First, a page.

The Power of Ideals in American History

By Ephraim Douglass Adams | Go to book overview

INTRODUCTION

The lectures hitherto given under the auspices of the Dodge Foundation for Citizenship have embodied the thought of distinguished men, famous in some field of public service, -- in law, in state administration, or in church organization. These men, speaking from personal experience, have been able to present in didactic form, ethical standards of conduct. The teacher of American history will certainly affirm that he also has standards of conduct and he naturally turns to history itself, seeking in the experience of the past great principles of national progress. If it can be shown that the American people have been largely influenced in their development by moral principles, or by ideals, it is at least a safe presumption that ideals still animate this nation.

I wish then to recall to your remembrance certain leading ideals, powerful in their influence upon our history, in the past one hundred years. Before undertaking this, however, permit me an explanation of the reason for my choice of subject. There is today a very decided tendency to seek purely material reasons for historical development, and especially so, apparently, in American history. The causes of the American Revolution are asserted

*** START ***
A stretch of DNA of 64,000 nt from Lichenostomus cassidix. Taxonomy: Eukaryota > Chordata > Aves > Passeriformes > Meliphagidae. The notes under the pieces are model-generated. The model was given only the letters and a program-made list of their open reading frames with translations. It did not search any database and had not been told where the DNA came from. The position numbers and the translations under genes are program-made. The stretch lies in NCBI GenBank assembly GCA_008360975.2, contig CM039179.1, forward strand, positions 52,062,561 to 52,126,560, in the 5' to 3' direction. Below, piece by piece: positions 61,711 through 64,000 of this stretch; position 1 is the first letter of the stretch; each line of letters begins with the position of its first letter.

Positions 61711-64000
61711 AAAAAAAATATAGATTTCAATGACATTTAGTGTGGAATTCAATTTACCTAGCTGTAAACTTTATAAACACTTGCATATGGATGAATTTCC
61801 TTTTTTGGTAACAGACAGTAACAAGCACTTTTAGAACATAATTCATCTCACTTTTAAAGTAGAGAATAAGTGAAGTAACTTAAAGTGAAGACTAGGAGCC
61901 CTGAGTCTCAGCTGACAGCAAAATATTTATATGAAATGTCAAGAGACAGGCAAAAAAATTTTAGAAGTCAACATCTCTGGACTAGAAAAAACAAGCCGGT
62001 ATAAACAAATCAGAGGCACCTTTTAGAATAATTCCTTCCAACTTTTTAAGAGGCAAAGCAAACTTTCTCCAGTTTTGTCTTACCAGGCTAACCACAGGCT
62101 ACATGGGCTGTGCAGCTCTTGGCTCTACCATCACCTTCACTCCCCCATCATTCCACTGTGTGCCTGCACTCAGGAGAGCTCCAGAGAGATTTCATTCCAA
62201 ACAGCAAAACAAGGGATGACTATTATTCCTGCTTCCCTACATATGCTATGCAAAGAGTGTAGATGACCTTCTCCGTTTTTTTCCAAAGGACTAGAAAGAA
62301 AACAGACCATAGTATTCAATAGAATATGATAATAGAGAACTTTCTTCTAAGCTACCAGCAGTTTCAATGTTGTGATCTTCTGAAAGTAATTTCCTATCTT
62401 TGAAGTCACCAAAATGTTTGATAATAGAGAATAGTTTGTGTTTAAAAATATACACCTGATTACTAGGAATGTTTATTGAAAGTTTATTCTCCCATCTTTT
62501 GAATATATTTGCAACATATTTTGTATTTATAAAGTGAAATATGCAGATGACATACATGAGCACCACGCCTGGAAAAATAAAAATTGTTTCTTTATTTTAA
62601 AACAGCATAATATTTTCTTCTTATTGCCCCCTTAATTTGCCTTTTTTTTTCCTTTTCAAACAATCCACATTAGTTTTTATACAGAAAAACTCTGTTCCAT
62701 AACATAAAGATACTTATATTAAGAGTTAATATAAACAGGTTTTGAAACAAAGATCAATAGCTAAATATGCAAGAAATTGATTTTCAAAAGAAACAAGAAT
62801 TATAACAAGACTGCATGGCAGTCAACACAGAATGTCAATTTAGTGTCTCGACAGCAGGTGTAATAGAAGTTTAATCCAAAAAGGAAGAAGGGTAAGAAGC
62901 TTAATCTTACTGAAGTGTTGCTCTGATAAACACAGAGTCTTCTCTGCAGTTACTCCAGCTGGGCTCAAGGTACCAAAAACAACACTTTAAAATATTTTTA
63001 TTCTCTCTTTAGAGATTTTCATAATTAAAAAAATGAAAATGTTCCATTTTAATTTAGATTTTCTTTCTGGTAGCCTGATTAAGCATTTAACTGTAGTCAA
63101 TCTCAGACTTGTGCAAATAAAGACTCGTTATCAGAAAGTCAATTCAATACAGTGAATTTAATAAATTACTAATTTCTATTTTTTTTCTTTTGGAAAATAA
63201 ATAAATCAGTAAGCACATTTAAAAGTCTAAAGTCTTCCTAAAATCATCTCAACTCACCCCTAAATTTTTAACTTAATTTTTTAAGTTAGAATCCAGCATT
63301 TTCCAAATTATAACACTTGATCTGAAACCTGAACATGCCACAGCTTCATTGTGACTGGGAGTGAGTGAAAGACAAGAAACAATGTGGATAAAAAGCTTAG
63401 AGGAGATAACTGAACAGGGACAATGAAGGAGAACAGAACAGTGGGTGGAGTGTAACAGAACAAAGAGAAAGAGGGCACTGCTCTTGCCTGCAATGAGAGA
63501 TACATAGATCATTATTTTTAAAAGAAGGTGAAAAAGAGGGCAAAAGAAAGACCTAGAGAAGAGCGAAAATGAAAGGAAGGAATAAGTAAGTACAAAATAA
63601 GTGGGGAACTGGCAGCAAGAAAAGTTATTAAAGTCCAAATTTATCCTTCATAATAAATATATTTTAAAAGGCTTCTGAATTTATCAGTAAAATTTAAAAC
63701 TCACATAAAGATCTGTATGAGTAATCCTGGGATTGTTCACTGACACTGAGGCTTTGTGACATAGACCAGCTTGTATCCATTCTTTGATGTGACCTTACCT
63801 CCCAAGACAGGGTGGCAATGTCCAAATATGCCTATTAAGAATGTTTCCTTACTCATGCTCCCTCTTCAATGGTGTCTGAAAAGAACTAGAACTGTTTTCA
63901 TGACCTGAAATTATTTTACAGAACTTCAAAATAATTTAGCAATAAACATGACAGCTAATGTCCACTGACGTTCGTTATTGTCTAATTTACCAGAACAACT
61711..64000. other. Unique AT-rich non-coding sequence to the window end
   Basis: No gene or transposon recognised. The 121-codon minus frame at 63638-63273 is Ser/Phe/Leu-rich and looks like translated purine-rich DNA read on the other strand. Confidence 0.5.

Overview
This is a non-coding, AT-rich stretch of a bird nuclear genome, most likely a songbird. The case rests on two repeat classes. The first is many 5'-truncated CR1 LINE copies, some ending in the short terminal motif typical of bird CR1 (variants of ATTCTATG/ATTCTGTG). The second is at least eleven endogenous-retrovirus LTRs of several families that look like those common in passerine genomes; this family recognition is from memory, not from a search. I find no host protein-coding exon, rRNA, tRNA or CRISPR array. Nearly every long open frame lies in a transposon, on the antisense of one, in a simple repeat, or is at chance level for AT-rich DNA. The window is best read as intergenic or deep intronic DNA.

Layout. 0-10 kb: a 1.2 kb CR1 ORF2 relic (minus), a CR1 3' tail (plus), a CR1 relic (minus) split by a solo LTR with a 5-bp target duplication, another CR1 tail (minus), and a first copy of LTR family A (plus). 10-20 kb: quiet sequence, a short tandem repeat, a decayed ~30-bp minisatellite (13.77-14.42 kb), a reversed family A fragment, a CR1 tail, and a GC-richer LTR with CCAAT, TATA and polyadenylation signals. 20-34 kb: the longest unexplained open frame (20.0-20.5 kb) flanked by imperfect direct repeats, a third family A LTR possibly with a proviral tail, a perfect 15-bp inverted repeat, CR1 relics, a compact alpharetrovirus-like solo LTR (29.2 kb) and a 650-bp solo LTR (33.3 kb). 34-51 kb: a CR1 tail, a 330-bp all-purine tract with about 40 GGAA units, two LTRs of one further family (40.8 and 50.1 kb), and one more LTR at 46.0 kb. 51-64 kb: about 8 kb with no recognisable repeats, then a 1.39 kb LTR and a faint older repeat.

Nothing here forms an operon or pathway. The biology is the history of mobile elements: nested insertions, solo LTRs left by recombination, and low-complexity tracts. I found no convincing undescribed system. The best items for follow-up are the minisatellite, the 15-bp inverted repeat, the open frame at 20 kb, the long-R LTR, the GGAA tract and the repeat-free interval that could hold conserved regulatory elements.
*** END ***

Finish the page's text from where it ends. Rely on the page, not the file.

-ix-

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The Power of Ideals in American History
Table of contents

Table of contents

  • Title Page v
  • Contents vii
  • Introduction ix
  • I - Nationality -- a Faith 1
  • I - Nationality -- a Faith 3
  • II - Anti-Slavery -- a Crusade 31
  • II - Anti-Slavery -- a Crusade 33
  • III- Manifest Destiny -- an Emotion 63
  • III- Manifest Destiny -- an Emotion 65
  • IV - Religion -- a Service 95
  • IV - Religion -- a Service 97
  • V - Democracy -- a Vision 125
  • V - Democracy -- a Vision 127
  • Index 153
  • Index 155
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